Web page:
Line 341: "would imply a potential for narrowing" - I don't think it is clear what is meant here. I think a rephrase would be helpful for the reader.
Line 352: "provides a blueprint". I think one of the following may be more appropriate: "provides evidence" or "provides justification" or "provides motivation" or "provides support".

Additional comments

The paper is well written and I would compliment the authors for some good practices, such as Figures 2 and 3 which clearly and concisely illustrate the concept outlined in the main discussion. The paper presents promising results however, further experimentation should be conducted to ensure the classification models are not inadvertently overfitted as a result of the feature selection approach outlined in the current manuscript.


Basic reporting

The reporting of this article is, to describe it briefly, unbalanced. It is written in clear, professional English, and there are sections of well developed and explained text, both in Materials and Methods and in the Experiments (according to PeerJ standards it should be named Results), but there are other sections that are clearly missing content, or the one written is contradicting itself. As an example, we do not need to look further than the Abstract, where we can find a claim that dysbiosis in the cause of IBD and other gastrointestinal illnesses, to a few lines later read that we do not have a clear picture of how this dysbiosis affects IBD, just that they show a strong association (this is also repeated in the Introduction). Claims of causality should be avoided unless evidence of this relationship is abundant, and with the gut metagenome we are just not there yet.
Getting into the Introduction, I find that some general description of what we know about the relationships between IBD and dysbiosis gut environments would be beneficial to highlight the dire need for this kind of diagnosis approaches. I would add a brief description of the most common symptoms of IBD and the relationship of between this illness and the gut to lines 51 to 57. The mention of the high comorbidity of IBD with other dysbiosis related illnesses, as depression, anxiety or obesity could also highlight the relevance of this research.
Regarding the figures, I do not have any major complaints. The tables in Figure 4 may be too small in some screens, so maybe they should be independent supplementary tables. Other than that, they are clear, well described and easy to interpret.
Raw data was supplied through the project’s website. This should still be disclosed on the paper.

Experimental design

The experimental design follows the trend of using different Machine Learning algorithms for classification of different atypical markers of illnesses. This is a powerful approach both to understand better which alterations in the microbiotic environment are most influential on IBD, and for clinical purposes as diagnostic and treatment.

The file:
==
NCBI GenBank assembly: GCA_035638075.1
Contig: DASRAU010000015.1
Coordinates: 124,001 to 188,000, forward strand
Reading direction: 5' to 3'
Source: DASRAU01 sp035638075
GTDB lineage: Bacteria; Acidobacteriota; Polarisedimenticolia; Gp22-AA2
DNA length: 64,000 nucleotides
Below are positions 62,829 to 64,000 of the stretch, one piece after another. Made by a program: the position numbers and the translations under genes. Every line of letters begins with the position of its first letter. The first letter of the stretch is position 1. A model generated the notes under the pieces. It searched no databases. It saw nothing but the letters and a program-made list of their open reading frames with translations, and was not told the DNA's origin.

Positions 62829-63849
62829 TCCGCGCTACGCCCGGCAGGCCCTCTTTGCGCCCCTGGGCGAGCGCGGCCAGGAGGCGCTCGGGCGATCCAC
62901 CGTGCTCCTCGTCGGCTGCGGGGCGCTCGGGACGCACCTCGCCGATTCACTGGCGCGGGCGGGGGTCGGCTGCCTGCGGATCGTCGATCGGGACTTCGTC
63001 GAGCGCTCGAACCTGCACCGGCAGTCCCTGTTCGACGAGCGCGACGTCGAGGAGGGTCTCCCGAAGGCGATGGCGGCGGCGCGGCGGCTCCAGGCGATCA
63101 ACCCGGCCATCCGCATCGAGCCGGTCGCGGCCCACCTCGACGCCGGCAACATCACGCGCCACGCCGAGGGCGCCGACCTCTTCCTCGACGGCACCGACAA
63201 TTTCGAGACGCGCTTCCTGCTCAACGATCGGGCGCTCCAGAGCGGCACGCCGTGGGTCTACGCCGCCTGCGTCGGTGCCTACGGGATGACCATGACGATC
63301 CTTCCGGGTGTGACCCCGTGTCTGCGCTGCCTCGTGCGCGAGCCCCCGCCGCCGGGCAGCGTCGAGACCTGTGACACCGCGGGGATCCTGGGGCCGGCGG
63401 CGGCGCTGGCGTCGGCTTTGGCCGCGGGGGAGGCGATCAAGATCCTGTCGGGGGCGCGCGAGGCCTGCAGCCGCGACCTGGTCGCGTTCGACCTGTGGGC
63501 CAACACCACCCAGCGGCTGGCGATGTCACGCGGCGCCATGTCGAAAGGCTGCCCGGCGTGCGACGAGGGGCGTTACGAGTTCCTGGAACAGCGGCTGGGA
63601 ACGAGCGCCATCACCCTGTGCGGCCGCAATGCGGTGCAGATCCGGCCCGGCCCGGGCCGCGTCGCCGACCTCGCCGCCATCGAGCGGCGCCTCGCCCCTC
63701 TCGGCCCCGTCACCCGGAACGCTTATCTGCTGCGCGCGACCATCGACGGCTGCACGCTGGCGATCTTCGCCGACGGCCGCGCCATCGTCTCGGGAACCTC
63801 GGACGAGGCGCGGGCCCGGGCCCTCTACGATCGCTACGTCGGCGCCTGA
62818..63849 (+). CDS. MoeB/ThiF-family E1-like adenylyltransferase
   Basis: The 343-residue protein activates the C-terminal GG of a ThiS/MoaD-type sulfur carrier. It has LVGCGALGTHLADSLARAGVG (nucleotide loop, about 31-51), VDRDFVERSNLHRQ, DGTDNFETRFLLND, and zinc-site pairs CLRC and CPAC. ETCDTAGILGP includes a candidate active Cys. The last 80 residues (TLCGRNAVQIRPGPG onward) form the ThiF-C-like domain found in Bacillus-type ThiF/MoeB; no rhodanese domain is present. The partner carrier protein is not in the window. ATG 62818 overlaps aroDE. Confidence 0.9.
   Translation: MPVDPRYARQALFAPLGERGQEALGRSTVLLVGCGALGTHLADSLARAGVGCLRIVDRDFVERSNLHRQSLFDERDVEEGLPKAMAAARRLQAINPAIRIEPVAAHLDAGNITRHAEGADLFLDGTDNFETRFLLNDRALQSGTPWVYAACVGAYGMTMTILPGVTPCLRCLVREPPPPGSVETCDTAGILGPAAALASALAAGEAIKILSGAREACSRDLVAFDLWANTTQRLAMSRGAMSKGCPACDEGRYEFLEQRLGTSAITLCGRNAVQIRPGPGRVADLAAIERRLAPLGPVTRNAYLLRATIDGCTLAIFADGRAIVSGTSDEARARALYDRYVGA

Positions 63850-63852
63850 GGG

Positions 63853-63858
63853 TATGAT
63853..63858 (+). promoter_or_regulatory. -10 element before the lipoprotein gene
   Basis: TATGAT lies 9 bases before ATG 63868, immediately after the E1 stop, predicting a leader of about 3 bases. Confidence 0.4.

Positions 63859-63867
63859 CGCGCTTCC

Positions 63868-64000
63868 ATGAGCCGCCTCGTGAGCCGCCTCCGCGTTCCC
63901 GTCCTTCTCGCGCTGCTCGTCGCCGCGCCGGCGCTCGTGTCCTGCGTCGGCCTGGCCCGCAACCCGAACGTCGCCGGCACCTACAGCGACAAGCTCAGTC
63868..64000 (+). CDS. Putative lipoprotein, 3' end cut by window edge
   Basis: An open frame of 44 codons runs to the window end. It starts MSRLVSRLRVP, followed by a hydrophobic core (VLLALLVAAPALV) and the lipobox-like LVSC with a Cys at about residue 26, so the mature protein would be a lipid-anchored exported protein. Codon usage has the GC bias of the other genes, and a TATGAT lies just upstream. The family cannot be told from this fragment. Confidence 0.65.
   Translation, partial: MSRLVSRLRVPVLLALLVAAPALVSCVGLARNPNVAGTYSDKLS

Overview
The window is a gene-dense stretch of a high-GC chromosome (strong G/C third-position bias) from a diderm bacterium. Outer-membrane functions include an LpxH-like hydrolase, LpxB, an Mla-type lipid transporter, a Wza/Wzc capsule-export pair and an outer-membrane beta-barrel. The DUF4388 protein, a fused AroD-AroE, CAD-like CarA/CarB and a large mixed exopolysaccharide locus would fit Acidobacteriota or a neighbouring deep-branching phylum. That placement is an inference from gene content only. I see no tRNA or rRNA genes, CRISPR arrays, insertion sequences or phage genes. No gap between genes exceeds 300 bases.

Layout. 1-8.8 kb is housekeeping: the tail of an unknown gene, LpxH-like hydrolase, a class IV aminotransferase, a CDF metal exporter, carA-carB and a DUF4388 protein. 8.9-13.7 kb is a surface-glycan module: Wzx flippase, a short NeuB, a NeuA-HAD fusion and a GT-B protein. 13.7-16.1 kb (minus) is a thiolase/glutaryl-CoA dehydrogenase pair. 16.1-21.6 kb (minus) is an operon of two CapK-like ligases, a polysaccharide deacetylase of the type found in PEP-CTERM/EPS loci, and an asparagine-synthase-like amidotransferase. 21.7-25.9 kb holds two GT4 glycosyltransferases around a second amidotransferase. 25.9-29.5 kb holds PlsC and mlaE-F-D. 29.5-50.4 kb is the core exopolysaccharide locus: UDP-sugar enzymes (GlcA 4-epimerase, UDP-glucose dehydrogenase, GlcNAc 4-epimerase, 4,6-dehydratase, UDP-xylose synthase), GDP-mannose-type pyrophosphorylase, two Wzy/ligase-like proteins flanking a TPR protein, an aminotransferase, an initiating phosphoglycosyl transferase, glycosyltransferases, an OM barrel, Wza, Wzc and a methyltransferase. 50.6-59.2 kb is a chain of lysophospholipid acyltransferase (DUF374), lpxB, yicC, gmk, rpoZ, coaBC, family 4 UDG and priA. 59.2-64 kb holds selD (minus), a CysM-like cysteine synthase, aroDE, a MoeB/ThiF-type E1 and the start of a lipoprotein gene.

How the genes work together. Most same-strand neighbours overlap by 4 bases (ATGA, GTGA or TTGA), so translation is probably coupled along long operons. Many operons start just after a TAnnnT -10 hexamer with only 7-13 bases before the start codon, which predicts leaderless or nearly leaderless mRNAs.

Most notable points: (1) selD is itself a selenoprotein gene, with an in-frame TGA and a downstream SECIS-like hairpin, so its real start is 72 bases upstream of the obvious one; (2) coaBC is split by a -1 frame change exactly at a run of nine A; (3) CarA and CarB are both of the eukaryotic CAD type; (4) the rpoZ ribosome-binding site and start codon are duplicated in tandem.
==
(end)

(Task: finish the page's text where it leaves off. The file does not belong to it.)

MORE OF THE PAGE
The research question is well defined and relevant, and the investigation is, as far as I can see, performed according to technical and ethical standards.
In the description of the methods we find, again, this unbalance that we previously saw in the introduction and abstract. The first part of that section (lines 122-144) and the Feature Selection descriptions are good. Model Selection and Unsupervised Learning, however, are too brief and shallow. There is no description of what any of the classifiers used, nor a justification of their use. In fact, the Model Construction section is composed mostly of a description of the performance metrics used to analyze how well those algorithms performed, instead of why those algorithms were used and how they work. Something similar happens with the Unsupervised learning, where the description is so brief that a description of the algorithms has been included in the Experiments (Results).

Validity of the findings

To my knowledge the results presented in this paper are novel and relevant. I would like the authors to take a bit of time to try to link them to other research in IBD and metagenomics, mostly on the topics I already mentioned on my comments on Basic Reporting. IBD is a complex, multifactorial and comorbid illness, and that should be addressed both in the introduction and description of the issue, and on the discussion and interpretation of our results, even if the scope of our analysis does not include all those factors or comorbid conditions.
I must admit that I do not like to see some of the results, as the most relevant species for IBD diagnosis according to your analysis, firstly mentioned on the Discussion. Maybe restructuring the article according to PeerJ Standard Sections template would help avoiding this. I understand that the focus of this paper is on the use of Machine Learning as a diagnostic tool, but if you are going to mention it at all, it still should be mentioned in the Results section.